In the Court of the Crimson King
An Observation by King Crimson

Originally released on Island Records & Atlantic Records
October, 1969
30th Anniversary Edition & Original Master Tapes Edition
Available from DGM -

When this record was released thirty-nine years ago, the Who's Pete Townsend proclaimed it "an uncanny masterpiece," and that it is! The music on this debut album is as relevant today as it was all those years ago. In fact, some of this music is downright prophetic, with classics like 21st Century Schizoid Man, and Epitaph describing life in our eight-year-old 21st Century (to which not everyone has made a comfortable adjustment).

This writer's first introduction to the world of Crimson was via this tried and true institution known in those ancient days as FM Radio. That fall evening, the DJ was fortifying our ears and souls with the latest cuts from The Beatles swan song Abbey Road, the post Brian Jones Rolling Stones LP Let It Bleed, and the bombastic soon to be world conquering Led Zeppelin II. The music was played in five to six cut blocks with minimal interruptions, and DJs identifying the tracks they just played. Suddenly out of the old mahogany Philco console speakers thundered a drum lick, which was followed by a wall of majestic mellotrons.

Everyone in the room lost a breath, their eyes widened, and the first collective thought was, "is this a new Moody Blue's song?" This was no Moody Blues record. The sound was richer, dark and ominous, and this was King Crimson's rendition of the title track to their brand new album In the Court of the Crimson King, and observation by King Crimson.

A few weeks later on the same Long Beach radio station, I heard another cut called "Epitaph," which had the same intensity of "Crimson King" with more swirling mellotrons and a lyric that has stuck in my mind for thirty-nine years: "Confusion will be my Epitaph, as I cross a cracked and broken path. If we make it, we can all sit back and laugh. But I fear tomorrow I'll be crying." If that lyric doesn't describe today's multitasking technified world, I don't know what does! King Crimson was preparing this young precocious lad for the uncertain future that lay ahead back in 1969, all those years ago.

December 1969, the Sunset Strip was reeling from the Manson murders, and the whole vibe had gotten very ugly. Altamont was days away, and there I was standing in line in front of the Whiskey A Go-Go, waiting to see King Crimson Live. Cars still passed by with 8 track stereos blasting the Beatles Abbey Road, the Stones Let It Bleed, and Jimi Hendrix's Smash Hits, but the vibe had changed. Gone were the glory days of a thousand people on every block, spreading love and peace, replaced by lost children with fear in their eyes, while a small dash of hope remained if properly looked for. We filed into the Whiskey and took our seats, and the band took the stage. Complete darkness, no pleasantries, no tuning up, smack into "21st Century Schizoid Man," blasting horns, roaring guitars, and total metallic head rip. Needless to say, the top of our heads were lifted off our shoulders. Then came Greg Lake's soaring vocals of a man who has more than he will ever need, and another preview of our present day world. Dammit, we are a schizoid lot, aren't we!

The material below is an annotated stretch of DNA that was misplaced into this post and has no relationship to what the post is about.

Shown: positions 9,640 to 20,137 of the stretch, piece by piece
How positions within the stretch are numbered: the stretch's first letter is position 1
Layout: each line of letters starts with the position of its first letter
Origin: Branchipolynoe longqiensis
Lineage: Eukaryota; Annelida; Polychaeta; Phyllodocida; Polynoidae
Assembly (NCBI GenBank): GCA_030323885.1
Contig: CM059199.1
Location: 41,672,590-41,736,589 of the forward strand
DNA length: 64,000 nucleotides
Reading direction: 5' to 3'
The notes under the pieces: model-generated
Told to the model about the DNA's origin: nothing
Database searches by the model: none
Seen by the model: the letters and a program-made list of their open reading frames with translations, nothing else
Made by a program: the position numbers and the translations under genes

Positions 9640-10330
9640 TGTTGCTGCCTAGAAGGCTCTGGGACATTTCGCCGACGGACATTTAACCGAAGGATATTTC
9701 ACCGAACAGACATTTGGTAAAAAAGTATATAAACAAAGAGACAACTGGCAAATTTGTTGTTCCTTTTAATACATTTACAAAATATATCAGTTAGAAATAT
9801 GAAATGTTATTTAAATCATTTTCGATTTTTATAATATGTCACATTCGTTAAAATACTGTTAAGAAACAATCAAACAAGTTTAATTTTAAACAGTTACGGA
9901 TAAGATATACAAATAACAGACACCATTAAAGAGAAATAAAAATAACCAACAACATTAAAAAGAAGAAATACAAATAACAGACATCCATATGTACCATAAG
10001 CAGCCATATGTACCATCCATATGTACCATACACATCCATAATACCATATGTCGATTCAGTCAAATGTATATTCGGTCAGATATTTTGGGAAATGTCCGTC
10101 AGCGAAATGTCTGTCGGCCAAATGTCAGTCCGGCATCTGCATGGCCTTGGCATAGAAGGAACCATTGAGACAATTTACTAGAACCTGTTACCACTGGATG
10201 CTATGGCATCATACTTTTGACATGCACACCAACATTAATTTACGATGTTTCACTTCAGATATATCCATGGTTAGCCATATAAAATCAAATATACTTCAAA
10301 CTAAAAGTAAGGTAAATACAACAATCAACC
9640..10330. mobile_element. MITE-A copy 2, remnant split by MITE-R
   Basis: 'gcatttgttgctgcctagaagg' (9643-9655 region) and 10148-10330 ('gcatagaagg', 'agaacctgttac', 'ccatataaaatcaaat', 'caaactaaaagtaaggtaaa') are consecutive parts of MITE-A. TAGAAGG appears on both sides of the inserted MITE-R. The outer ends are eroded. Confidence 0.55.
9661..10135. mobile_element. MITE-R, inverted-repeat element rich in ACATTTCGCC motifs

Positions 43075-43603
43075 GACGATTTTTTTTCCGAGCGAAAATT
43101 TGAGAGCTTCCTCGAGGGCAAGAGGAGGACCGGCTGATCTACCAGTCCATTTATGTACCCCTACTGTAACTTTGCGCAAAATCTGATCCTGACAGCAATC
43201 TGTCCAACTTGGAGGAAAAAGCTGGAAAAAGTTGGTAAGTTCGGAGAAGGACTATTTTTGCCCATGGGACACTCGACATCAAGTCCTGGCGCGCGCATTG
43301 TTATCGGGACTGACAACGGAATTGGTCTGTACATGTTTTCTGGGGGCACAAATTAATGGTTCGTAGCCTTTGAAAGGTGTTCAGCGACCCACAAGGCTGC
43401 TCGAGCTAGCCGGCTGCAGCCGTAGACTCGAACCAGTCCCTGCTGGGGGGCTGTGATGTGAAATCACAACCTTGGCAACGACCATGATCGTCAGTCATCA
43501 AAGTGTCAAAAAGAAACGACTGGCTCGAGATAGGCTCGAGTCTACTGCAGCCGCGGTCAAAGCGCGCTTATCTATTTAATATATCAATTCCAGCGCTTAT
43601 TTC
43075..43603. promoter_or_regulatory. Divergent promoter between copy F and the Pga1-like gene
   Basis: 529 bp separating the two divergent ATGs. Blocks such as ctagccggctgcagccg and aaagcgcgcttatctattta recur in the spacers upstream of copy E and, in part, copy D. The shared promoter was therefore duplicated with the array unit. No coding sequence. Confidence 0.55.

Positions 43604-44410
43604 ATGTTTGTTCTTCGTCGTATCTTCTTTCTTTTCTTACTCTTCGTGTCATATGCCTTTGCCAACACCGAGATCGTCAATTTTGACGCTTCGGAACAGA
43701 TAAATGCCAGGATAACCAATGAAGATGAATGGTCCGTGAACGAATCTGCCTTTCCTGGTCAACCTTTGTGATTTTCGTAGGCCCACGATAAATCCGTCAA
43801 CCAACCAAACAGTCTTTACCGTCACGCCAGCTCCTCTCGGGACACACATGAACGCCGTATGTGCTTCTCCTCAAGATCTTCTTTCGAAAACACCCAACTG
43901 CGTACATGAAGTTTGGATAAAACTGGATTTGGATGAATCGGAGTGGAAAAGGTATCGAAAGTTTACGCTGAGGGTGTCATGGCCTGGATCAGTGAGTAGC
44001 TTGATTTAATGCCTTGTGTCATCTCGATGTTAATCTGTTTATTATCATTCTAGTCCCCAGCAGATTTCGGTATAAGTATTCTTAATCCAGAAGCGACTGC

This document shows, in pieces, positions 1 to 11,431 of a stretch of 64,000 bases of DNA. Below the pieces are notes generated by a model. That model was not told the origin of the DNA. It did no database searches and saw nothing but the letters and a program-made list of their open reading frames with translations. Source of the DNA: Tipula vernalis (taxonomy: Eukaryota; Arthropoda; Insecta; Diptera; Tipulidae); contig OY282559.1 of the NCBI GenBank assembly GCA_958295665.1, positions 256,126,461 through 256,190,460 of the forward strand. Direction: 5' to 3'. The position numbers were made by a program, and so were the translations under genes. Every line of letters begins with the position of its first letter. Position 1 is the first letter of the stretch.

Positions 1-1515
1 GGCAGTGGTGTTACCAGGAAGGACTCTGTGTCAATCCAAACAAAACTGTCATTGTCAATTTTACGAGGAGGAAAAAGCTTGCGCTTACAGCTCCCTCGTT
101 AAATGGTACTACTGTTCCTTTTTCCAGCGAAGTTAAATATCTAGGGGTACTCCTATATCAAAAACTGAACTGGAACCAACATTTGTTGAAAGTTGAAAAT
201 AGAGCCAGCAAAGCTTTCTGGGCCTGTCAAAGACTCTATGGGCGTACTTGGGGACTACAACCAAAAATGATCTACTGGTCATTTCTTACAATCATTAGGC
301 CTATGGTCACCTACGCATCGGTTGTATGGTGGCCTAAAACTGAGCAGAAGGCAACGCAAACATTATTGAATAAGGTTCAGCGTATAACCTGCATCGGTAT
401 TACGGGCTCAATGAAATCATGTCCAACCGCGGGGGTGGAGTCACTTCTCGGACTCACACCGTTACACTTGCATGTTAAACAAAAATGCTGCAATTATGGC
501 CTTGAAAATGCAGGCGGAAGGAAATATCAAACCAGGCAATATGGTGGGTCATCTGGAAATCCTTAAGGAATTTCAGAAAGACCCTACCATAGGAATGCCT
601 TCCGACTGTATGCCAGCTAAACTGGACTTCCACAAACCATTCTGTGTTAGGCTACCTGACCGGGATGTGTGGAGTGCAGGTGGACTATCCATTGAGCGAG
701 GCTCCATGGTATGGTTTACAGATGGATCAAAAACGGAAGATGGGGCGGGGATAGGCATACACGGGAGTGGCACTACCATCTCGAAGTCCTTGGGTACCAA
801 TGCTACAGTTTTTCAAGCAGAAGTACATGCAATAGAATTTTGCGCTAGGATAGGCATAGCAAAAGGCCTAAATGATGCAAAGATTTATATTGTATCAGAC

When it came to the middle section of Schizoid Man, with the unison playing between the guitar, sax, bass, and drums, this young pundit's brain elevated out of the room. Former Genesis guitarist Steve Hackett described King Crimson as 'musical Karate.' This 19 year old took the body blows in the head.

We are now approaching the 40th anniversary of this amazing short-lived band. For the last four decades on an occasional basis, King Crimson has held court with a varied cast of superlative players for our enjoyment and edification. The band has just done a short 40th anniversary tour, and who knows whether or not there will be more dates to follow.

Point being, this album from 1969 was groundbreaking stuff. It was a team of musicians, including lyricist and visionary Pete Sinfield that provided a preview of the times we are living in, within a musical strata that encompassed heavy metal, jazz, and what we now have come to know as progressive rock (an arbitrary title if there ever was one). The one track on this classic album that was never, to my knowledge, performed live, was "Moon Child," which critics over the years have labeled as 'noodling.' In the world of ambient music, which is now accepted in our culture, this is some of the most innovative 'noodling' that has passed through this reviewer's ears.

To add to this spectacular package, is the art work of Barry Godber, who tragically died shortly after his art work was featured on In the Court of the Crimson King, an Observation by King Crimson. This is one record that has stood the test of time, and has earned the true title of "classic" because it as relevant today as it was upon its creation.

Thee Last Experience

On a sad note, we regret to report that Mitch Mitchell, the original drummer of the Jimi Hendrix Experience, and who played with Jimi after the demise of the original Experience, has passed away at the age of 61, after completing the last date of a Jimi Hendrix tribute tour. He was a unique drummer, whose original style was the perfect foil for Mr. Hendrix's guitar pyrotechnics. He will be sorely missed, and there shan't be another one who could take his place.

Thanks, Mitch, for all the great playing.

Back to Home Page